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Never forget is_alert_recovery

·464 words·3 mins·
Nick Dumas
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Synthetics and You

In the context of monitoring, a synthetic test is one that simulates an actual user. This is a useful and important part of the visibility triad: logs, metrics, and traces. Synthetics let you take (approximate) measurements of what a real user might experience which can help maintain SLAs or act as health checks for your connection between origins an CDNs.

Hands Off Metrics

The system we have is working great. The synthetics are provisioned into Datadog with a very clever system that pulls from a YAML file, sparing us from having to hard code every single monitor.

Alerts are handled via PagerDuty which is a pretty good enterprise paging solution.

Together, these monitor internal (micro)services as well as performing synthetic testing by loading a headless browser instance to navigate the site. This gives us great visibility into what’s healthy and what’s not after deployments or maintenance.

This alert will retrigger every 10 minutes

Around 0230 Sunday morning, I got an alert. A synthetic targeting one of our key user-facing pages had triggered. First step is to open the incident in PagerDuty.

Nothing looked out of the ordinary, and when I followed the links the monitor showed the page returned a 300 error for about 3 minutes and then resumed with the 200s. I thought nothing of it, and went to sleep after a long and productive weekend.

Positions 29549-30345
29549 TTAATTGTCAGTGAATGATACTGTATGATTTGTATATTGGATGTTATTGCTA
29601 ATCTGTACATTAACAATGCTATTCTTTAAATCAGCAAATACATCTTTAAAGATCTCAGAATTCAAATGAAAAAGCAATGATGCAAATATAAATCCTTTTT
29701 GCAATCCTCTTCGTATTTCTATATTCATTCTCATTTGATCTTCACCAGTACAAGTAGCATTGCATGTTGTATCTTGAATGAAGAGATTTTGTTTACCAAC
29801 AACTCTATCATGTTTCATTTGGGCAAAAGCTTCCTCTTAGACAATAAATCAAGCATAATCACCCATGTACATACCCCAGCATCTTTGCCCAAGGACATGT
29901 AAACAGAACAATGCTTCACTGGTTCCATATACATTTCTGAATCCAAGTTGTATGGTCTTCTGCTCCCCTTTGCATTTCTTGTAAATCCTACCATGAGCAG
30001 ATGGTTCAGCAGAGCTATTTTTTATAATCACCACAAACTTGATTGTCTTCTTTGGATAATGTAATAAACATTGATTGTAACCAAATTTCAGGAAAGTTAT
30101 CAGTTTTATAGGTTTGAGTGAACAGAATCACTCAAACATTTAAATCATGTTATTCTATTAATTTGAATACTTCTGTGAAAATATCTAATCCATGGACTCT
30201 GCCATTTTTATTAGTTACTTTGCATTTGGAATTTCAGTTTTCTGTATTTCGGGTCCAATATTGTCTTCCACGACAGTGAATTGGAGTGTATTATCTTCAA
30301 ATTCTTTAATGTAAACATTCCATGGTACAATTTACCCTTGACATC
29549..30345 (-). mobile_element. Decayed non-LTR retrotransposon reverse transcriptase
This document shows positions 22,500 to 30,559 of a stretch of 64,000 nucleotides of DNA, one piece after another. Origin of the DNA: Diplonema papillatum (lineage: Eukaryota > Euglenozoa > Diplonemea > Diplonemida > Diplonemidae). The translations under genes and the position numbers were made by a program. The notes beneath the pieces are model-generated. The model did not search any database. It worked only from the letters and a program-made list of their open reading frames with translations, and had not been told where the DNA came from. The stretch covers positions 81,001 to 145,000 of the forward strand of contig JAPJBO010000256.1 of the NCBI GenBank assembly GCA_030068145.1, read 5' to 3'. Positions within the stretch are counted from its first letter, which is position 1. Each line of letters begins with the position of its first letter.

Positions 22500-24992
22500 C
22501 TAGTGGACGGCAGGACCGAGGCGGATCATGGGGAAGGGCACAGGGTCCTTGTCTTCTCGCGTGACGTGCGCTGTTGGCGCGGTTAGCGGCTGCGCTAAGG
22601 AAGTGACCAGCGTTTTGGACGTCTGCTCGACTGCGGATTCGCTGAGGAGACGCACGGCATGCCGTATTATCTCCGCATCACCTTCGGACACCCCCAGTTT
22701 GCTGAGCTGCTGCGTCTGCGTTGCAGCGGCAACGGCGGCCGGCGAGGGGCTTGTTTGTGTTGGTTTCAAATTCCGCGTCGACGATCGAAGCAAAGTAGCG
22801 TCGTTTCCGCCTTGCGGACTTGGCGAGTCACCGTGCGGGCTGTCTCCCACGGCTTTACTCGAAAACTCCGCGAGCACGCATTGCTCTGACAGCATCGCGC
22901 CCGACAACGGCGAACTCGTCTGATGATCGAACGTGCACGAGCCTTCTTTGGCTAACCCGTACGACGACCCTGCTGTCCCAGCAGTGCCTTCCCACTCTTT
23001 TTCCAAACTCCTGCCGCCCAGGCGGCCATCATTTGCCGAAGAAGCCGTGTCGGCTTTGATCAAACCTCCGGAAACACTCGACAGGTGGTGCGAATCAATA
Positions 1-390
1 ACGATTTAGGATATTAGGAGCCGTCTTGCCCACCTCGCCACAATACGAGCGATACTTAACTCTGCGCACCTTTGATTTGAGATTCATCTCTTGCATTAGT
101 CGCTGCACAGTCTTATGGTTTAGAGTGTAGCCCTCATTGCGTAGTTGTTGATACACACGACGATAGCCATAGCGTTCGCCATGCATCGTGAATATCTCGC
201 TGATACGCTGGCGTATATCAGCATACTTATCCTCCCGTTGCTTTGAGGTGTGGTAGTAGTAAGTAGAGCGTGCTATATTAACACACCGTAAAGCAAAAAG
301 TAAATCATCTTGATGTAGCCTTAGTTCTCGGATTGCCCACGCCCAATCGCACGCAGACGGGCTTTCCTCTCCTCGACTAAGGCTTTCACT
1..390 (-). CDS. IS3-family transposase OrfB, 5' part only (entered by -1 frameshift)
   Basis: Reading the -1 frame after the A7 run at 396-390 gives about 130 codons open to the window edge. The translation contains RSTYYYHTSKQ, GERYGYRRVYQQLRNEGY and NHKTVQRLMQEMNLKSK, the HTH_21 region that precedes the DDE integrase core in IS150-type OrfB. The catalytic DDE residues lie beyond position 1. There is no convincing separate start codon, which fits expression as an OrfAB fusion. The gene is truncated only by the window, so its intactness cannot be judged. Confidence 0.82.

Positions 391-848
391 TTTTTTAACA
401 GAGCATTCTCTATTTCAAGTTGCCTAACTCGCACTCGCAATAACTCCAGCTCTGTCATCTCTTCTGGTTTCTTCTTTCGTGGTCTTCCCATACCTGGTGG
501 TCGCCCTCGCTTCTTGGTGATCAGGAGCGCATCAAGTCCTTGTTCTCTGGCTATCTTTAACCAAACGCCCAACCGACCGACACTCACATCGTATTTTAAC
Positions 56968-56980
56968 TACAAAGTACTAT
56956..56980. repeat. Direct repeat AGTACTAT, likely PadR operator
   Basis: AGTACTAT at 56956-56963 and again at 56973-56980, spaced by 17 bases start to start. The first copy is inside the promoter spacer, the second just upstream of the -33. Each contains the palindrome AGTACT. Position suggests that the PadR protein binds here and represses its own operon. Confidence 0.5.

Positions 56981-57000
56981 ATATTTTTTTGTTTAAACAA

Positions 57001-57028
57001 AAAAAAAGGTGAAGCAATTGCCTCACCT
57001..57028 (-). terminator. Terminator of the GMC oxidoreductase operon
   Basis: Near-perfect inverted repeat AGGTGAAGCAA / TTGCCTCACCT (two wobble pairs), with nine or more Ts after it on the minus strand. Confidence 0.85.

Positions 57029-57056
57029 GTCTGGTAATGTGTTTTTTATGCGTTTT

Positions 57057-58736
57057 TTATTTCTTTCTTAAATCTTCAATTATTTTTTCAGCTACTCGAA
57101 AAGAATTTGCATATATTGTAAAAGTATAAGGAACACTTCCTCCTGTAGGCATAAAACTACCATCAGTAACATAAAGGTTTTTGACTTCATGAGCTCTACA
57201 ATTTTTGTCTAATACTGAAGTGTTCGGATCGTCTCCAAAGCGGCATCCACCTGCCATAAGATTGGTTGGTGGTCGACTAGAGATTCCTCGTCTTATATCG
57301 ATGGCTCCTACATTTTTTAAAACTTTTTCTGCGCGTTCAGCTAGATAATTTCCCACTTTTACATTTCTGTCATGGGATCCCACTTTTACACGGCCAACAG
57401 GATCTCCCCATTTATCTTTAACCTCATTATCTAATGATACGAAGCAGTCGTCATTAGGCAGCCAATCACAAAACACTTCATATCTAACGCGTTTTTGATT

I woke up to find out the incident had been paging all night. What happened?

I loaded the monitor and it had been green for hours. Not a great sign.


After a bit of investigation and an assist from a good friend, we traced down the root cause.

Your Datadog monitors have a field you can use to define a string that will be used as the message for pages. Confusingly, this string is the same place where you configure where the message is sent.

You’d think an enterprise application would let you send different messages to different destinations. Oh well.

The monitor message was the culprit here. It turns out that there’s a very important variable: is_alert_recovery. If you don’t use this, Datadog will not send PagerDuty the “stop triggering this incident” signal, even when the monitor resolves.

 {{#is_alert_recovery}} Customer facing page failed to return an HTTP 200 response within 5 seconds. @pagerduty-Orgname-teamname @teams-Orgname-teamname

This was a real pain in the ass. The monitor was re-triggering every ten minutes. Luckily I have a good team to work with, and I was familiar with the monitors since I created them. The solution? Manually resolve the incident. Fixed. It didn’t retrigger.

A good night’s sleep

I didn’t read the documentation when creating my monitor, or check for best-practices. This one’s fully on me. Hopefully I’ll remember next time.


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